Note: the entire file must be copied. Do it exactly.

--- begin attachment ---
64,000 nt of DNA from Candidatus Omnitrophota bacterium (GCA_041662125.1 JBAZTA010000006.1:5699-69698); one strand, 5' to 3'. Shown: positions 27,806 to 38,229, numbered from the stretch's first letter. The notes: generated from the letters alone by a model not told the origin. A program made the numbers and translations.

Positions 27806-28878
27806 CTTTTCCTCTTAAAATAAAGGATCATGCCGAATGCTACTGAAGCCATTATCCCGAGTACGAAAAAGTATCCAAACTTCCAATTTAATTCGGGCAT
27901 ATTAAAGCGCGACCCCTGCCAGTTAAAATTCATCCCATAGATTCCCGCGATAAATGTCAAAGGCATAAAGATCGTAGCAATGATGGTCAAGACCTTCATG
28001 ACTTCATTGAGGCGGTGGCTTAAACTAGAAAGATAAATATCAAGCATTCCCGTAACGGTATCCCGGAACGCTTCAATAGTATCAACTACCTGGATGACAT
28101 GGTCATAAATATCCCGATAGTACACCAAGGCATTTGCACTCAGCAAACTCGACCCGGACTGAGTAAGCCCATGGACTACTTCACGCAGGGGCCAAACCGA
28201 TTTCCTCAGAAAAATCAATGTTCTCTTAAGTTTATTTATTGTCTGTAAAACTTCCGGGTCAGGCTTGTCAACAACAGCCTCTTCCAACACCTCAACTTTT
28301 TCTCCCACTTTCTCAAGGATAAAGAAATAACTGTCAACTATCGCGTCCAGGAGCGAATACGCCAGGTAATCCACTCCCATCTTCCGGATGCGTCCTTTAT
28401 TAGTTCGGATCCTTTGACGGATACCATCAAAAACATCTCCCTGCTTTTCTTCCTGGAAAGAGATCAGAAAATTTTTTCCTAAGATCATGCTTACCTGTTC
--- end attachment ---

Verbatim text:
64,000 nt of DNA from Candidatus Omnitrophota bacterium (GCA_041662125.1 JBAZTA010000006.1:5699-69698); one strand, 5' to 3'. Shown: positions 27,806 to 38,229, numbered from the stretch's first letter. The notes: generated from the letters alone by a model not told the origin. A program made the numbers and translations.

Positions 27806-28878
27806 CTTTTCCTCTTAAAATAAAGGATCATGCCGAATGCTACTGAAGCCATTATCCCGAGTACGAAAAAGTATCCAAACTTCCAATTTAATTCGGGCAT
27901 ATTAAAGCGCGACCCCTGCCAGTTAAAATTCATCCCATAGATTCCCGCGATAAATGTCAAAGGCATAAAGATCGTAGCAATGATGGTCAAGACCTTCATG
28001 ACTTCATTGAGGCGGTGGCTTAAACTAGAAAGATAAATATCAAGCATTCCCGTAACGGTATCCCGGAACGCTTCAATAGTATCAACTACCTGGATGACAT
28101 GGTCATAAATATCCCGATAGTACACCAAGGCATTTGCACTCAGCAAACTCGACCCGGACTGAGTAAGCCCATGGACTACTTCACGCAGGGGCCAAACCGA
28201 TTTCCTCAGAAAAATCAATGTTCTCTTAAGTTTATTTATTGTCTGTAAAACTTCCGGGTCAGGCTTGTCAACAACAGCCTCTTCCAACACCTCAACTTTT
28301 TCTCCCACTTTCTCAAGGATAAAGAAATAACTGTCAACTATCGCGTCCAGGAGCGAATACGCCAGGTAATCCACTCCCATCTTCCGGATGCGTCCTTTAT
28401 TAGTTCGGATCCTTTGACGGATACCATCAAAAACATCTCCCTGCTTTTCTTCCTGGAAAGAGATCAGAAAATTTTTTCCTAAGATCATGCTTACCTGTTC